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NC State introduces Doeren as new football coach

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NC State introduces Doeren as new football coach

RALEIGH, N.C. (AP) Dave Doeren wanted to go somewhere he could have an impact. He'll get that chance with a stagnant North Carolina State program in need of a push forward.

The school held a news conference to introduce Doeren on Sunday. It capped a busy 48-hour period that saw Doeren lead Northern Illinois to a second straight Mid-American Conference championship on Friday night, then agree to take over the Wolfpack on Saturday and replace Tom O'Brien.

``It seemed like a place that was very close to getting to the next step,'' Doeren said. ``I feel like I can make a difference here. That was the one thing I wanted to be able to do.''

Athletic director Debbie Yow said Doeren would receive a five-year contract worth about $1.8 million a year. There's also an automatic two-year extension that kicks in if his program finishes in the top 25 in either of his first two seasons.

``He is a smart guy,'' Yow said. ``Smart. Creative. He's not wed to a system. He's going to do what he has to do to match up what talent we have with whatever it is he's trying to do. ... That's a really important trait for any coach.''

Doeren was 23-4 in two seasons as Northern Illinois coach, including a 17-1 in conference play. He won't coach the No. 16 Huskies (12-1) in their bowl game.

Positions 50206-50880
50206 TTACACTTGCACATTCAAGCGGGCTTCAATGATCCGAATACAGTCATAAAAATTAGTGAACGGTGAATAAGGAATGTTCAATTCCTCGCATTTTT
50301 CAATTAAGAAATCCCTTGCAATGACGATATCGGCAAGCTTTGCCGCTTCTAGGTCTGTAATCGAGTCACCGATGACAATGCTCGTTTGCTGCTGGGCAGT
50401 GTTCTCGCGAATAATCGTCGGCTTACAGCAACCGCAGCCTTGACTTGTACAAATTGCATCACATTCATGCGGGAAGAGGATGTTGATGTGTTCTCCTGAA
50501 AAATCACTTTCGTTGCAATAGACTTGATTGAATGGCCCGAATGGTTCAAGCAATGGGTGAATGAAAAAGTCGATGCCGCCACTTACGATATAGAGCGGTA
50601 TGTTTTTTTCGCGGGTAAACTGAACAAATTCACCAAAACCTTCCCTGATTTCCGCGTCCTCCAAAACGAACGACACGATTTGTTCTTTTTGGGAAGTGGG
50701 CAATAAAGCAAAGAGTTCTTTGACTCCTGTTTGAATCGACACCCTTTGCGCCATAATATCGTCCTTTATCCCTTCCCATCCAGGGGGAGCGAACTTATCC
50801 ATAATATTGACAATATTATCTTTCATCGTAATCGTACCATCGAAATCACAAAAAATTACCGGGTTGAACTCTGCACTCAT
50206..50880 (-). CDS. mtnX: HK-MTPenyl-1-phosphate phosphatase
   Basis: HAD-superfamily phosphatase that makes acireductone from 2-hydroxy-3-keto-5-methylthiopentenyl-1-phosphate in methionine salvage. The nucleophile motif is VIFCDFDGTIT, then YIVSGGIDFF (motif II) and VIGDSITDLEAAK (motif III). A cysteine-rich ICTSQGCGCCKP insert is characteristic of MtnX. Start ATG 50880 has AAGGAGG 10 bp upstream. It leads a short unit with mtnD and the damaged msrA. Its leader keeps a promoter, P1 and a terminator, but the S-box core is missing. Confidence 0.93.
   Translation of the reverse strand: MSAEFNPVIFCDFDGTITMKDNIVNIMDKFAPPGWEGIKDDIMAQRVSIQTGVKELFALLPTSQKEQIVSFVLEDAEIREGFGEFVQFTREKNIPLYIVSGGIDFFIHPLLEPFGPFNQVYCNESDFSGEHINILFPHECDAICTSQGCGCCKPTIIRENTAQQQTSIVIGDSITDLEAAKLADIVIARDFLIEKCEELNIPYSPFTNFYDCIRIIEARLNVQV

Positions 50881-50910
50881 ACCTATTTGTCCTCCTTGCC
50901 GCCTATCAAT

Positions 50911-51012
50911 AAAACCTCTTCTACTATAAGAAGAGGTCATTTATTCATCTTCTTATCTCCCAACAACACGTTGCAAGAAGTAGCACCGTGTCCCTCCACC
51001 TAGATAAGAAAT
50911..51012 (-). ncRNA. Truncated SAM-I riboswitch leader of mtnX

Doeren turns 41 on Monday.

``I wasn't going to spend a whole lot of time looking around,'' Doeren said. ``At NIU, I had a very good team coming back. ... I wasn't going to leave it for just anything. I wasn't going to leave it for a place I didn't believe in or a place I didn't want to raise my family in.''

He takes over a program in need of a spark. The school hasn't appeared in the Atlantic Coast Conference championship game and hasn't won a league title since 1979.

The school fired O'Brien last week after six seasons. He went 40-35 in his six seasons in Raleigh and 5-1 against rival North Carolina while his teams reached four bowls. But the Wolfpack went just 22-26 in ACC play and 1-14 in Atlantic Division road games under the former Boston College coach.

Yow said Doeren was her top choice, though she worried whether the Wolfpack could land him with so many coaching vacancies in BCS conferences.

Doeren said he began making calls Saturday night to recruits who verbally committed to play for the Wolfpack under O'Brien. He met with the current players Sunday as they prepare for a bowl game under interim coach Dana Bible, a longtime assistant to O'Brien.